Categories: MusicSpirit

Album Review: Be by Pain of Salvation

Album Review: Be by Pain of Salvation

This article will be my attempt to make one of the most brilliant, nebulous concept albums of all time somewhat comprehensible to you, my dear reader. The album in question we’ll be discussing today is the 2004 masterpiece ‘Be’ by Swedish prog masters Pain of Salvation (PoS.) I’ll admit, I had never heard of the band before, and only discovered them by searching for more prog concept albums after discovering Ayreon. By all accounts, they’re incredibly obscure if you’re not extensively familiar with the genre, and I can certainly see why. With that being said, this album is unlike anything I have ever listened to, and I’m saying this without any semblance of hyperbole. Strap in, you’ll need it.

DISCLAIMER: The first time I listened to this album, I was blown away by the intro and definitely intrigued by it as a whole, but I most certainly didn’t “get it” right away. If you’re not the type who cares about the deep meaning of a piece of art, or if you’re the kind of person who wants something that’s easy to digest and poppy, I will save you the effort- this is absolutely, definitely, not the album for you. On the other hand, if you’re the kind of person who likes to listen to something that gets better every time, and more and more of the meaning is revealed to you, this album will blow you away. With that said, keep an active mind and open ears.

Overview: The first thing I will say is that Pain of Salvation’s singer, Daniel Gildenlöw, has one of the most incredible voices of any male singer you’ve never heard of. He puts more emotion into what he sings than anyone I can think of. A worthy comparison is to Tool’s Maynard James Keenan, in that both are absolute masters of quick transitions between soft and loud, intense and delicate. Especially in progressive music, where often the singers sound somewhere between generally high pitched and that kind of triumphant operatic thing, the sheer amount of variety that Gildenlöw is capable of is staggering.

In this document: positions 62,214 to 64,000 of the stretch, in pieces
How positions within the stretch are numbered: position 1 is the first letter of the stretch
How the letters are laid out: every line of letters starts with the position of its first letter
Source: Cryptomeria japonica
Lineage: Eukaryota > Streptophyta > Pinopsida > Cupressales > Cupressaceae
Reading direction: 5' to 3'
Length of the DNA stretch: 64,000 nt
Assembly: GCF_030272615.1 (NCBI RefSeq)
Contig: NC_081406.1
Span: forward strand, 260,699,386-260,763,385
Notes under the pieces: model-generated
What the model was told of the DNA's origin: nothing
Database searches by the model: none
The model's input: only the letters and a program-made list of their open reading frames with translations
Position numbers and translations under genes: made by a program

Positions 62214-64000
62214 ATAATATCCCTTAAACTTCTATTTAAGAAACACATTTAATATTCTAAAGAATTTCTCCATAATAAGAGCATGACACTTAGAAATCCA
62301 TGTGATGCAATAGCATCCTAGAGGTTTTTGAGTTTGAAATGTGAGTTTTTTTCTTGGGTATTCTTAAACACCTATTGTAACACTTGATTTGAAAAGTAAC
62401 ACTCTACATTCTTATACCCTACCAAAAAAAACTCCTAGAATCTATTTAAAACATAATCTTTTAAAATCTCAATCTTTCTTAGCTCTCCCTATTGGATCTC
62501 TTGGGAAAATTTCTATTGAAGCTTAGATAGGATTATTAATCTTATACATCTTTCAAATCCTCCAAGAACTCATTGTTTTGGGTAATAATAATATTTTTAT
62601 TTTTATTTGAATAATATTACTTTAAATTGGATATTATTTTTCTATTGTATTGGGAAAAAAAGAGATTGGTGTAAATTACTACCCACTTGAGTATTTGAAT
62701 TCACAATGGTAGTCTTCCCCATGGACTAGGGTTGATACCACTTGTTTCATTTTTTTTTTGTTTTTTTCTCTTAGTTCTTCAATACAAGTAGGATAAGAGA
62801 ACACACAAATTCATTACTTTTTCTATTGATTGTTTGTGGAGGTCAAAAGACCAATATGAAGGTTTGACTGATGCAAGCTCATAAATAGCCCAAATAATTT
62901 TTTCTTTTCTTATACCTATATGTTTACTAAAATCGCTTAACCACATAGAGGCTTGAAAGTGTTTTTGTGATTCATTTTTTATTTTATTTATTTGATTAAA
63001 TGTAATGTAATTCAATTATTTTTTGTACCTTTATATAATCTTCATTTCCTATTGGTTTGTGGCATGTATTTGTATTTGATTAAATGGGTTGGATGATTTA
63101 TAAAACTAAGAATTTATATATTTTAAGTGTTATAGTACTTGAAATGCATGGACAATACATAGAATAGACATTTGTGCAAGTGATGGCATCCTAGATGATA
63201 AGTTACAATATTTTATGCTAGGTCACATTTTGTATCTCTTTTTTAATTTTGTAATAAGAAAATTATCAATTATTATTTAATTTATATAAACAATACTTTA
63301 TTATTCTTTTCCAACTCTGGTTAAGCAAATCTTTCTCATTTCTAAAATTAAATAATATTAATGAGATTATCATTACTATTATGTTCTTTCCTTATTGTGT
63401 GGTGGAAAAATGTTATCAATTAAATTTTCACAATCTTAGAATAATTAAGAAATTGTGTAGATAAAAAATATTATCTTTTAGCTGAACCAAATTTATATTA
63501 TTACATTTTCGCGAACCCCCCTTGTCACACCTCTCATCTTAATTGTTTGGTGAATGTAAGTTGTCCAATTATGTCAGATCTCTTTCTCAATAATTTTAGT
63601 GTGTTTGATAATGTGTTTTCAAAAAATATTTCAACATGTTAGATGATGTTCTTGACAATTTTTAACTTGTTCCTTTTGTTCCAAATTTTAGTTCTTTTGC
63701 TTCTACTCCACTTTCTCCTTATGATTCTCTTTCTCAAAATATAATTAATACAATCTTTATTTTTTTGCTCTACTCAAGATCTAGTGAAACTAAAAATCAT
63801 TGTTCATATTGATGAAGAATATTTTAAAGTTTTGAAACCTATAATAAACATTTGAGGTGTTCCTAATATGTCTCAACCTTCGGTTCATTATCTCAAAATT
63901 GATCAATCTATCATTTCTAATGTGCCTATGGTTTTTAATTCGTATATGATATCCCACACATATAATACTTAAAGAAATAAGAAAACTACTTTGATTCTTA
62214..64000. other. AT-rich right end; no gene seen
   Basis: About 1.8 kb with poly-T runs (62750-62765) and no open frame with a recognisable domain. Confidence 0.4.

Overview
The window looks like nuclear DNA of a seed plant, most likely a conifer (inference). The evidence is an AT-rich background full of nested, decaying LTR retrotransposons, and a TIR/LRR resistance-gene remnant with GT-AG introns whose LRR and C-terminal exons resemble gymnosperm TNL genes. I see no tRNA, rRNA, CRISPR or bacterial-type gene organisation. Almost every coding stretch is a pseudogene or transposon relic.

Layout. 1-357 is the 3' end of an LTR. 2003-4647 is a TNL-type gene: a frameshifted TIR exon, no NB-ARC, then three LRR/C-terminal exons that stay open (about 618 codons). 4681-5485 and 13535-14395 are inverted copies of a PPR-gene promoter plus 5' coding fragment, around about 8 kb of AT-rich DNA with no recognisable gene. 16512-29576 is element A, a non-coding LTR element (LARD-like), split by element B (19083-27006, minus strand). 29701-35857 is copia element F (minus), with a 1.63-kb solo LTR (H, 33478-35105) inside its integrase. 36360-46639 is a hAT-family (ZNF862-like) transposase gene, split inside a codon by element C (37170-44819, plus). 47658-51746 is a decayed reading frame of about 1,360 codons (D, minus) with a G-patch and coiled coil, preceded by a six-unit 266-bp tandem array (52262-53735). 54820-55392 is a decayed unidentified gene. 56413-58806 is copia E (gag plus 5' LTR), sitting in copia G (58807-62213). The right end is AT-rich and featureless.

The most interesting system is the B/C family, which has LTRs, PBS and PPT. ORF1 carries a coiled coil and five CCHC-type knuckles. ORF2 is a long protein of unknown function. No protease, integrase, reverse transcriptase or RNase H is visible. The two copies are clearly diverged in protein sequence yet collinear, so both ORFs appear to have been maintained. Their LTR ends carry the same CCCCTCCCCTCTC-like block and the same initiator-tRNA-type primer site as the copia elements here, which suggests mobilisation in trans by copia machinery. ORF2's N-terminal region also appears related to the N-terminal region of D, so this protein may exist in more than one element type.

Going off that, another notable aspect of the band that is emphasised on this album is the fluid blend and bend of genre and tradition. The album contains spoken word, radio brodcasts, a 10 minute showtune-esque song, a choir over a church organ, a bluesy hymnal, folk music, orchestra and piano pieces, and traditional PoS rock/metal arrangements. The amount of originality and variety in this album could top some artists’ entire discographies.

Before we get to the spoilers, the general plot synopsis concerns a God (referred to after the intro as ‘Animae,’) who creates mankind (who as a whole are called ‘Imago,’) by spitting itself as a way to understand what it means to be. However, in the process of becoming man, things don’t go as expected. With that, I will offer you the chance to listen to the album before I start deconstructing the plot and themes. I HIGHLY recommend that you give it a listen for yourself beforehand, as it is truly something else- and you should develop your own perspective first.


Now that you’ve had the chance to listen to the album, I’m sure you’re confused, but if you’re still hear, you’re intrigued, just like I was. We’ll go track by track and start to get into the incredible amount of detail that Daniel Gildenlöw’s research has imparted to this masterpiece.

  1. Animae Partus:

The title means something along the lines of ‘God is born.’ The latin used on this album is intentionally incorrect in a number of places, as the whole record was designed in some sense to be a challenge or puzzle. Go figure. This is probably the most straightforward track, as it’s exclusively spoken. That doesn’t mean it’s not impressive, however, I personally find this conception of God (and the role of Man) to be utterly fascinating.

  1. Deus Nova:

The title here is ‘New God,’ however Deus is masculine and Nova is Feminine, which is intentional and important on some level. Most of the song consists of a voice narrating the progression of the human population from 10,000 BC at 1 million to 2,000 AD at “6,080” million. After, it progresses into a continuation of the voice of Animae from the first song.